Last time we saw the decline of man into sin and what happened when man made himself king in God’s creation. We saw how God set about putting things right by calling out of fallen humanity a people for himself , a kingdom of priests. A kingdom once more established where God would be king and a nation that would do things God's way.
The Perfect Storm of Sin
When Israel eventually entered the land of Canaan they came up against a society that was as far from God's original plan as it was possible to get. City-states, a feudal society with a powerful and wealthy ruling class. Canaan was the perfect man-as-king, corrupt society; the perfect storm of sin.
God warned his people, “You must not do as they do in Egypt,where you used to live, and you must not do as they do in the land of Canaan, where I am bringing you. Do not follow their practices. You must obey my laws and be careful to follow my decrees. I am the LORD your God.” (Lev.18:3-4)
God listed the sins of Canaan and said:“Do not defile yourselves in any of these ways, because this is the way the nations that I am going to drive out before you became defiled. Even the land was defiled; so I punished it for its sin, and the land vomited out its inhabitants. But you must keep my decrees and laws.” (Lev.18:24-26)
God's commandments to Israel describe a reversal of man's tragic decline into corruption.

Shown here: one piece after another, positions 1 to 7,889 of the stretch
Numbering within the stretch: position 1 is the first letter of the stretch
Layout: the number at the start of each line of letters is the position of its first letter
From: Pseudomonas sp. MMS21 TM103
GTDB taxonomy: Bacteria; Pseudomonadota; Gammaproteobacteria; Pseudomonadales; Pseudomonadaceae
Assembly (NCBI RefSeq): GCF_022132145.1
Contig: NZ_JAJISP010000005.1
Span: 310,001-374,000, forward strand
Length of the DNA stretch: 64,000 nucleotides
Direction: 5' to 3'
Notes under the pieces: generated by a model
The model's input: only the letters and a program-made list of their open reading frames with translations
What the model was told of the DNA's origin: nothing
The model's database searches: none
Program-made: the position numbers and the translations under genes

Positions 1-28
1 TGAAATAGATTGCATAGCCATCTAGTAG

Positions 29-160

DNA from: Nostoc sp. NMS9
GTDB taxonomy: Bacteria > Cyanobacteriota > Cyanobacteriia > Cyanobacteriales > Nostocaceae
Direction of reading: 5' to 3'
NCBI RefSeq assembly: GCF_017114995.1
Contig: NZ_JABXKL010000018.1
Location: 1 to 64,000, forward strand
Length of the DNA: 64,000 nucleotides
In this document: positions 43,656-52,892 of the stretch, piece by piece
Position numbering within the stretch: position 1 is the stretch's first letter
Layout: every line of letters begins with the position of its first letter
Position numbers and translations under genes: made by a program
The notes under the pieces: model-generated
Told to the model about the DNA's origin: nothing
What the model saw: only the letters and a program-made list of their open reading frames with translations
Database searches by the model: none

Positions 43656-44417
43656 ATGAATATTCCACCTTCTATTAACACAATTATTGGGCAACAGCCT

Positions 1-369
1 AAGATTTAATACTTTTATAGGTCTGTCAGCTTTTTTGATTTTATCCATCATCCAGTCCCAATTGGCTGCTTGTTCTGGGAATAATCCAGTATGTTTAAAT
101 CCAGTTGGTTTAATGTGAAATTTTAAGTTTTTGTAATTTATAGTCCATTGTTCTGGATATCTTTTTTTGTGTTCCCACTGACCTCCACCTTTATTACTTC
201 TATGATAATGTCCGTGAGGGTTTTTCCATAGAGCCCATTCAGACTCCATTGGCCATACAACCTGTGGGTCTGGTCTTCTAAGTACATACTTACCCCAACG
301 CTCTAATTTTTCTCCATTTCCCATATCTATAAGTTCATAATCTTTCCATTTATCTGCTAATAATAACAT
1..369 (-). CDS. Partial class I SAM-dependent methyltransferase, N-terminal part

Where man had made himself king, God said, “You shall have no other gods before me.”
Where man had rebelled against his parents God said, “Honour your father and mother.”
Where man had acted violently to kill his fellow man God said, “You shall not murder.”
Where man had used and exploited his fellow man God said, “Don't bear false witness, don't steal, don't covet what isn't yours, don't commit adultery.”
This was to be an egalitarian society in which all citizens enjoyed the same fundamental rights and privileges. Each was to have their share of God's provision and was not to be robbed of it. Individuals were not to get rich at the expense of others. Of course, with the best will in the world, Israel were still a fallen people who made sometimes foolish, selfish and destructive decisions and when sin raised its ugly head inequities and injustices still arose in Israelite society. It is these inequities that Jubilee was designed to eradicate.
Jubilee follows a cycle based on them number seven. You will be familiar with the biblical principle that we should treat the seventh day as a day of rest. How much we have lost of what was meant to be natural for mankind in our 24/7 society. It also followed that the land should lay fallow in the seventh year and get its rest. Then, on the seventh cycle of seven years, the 49th year, Jubilee was observed, a year marked by rest, restoration and release.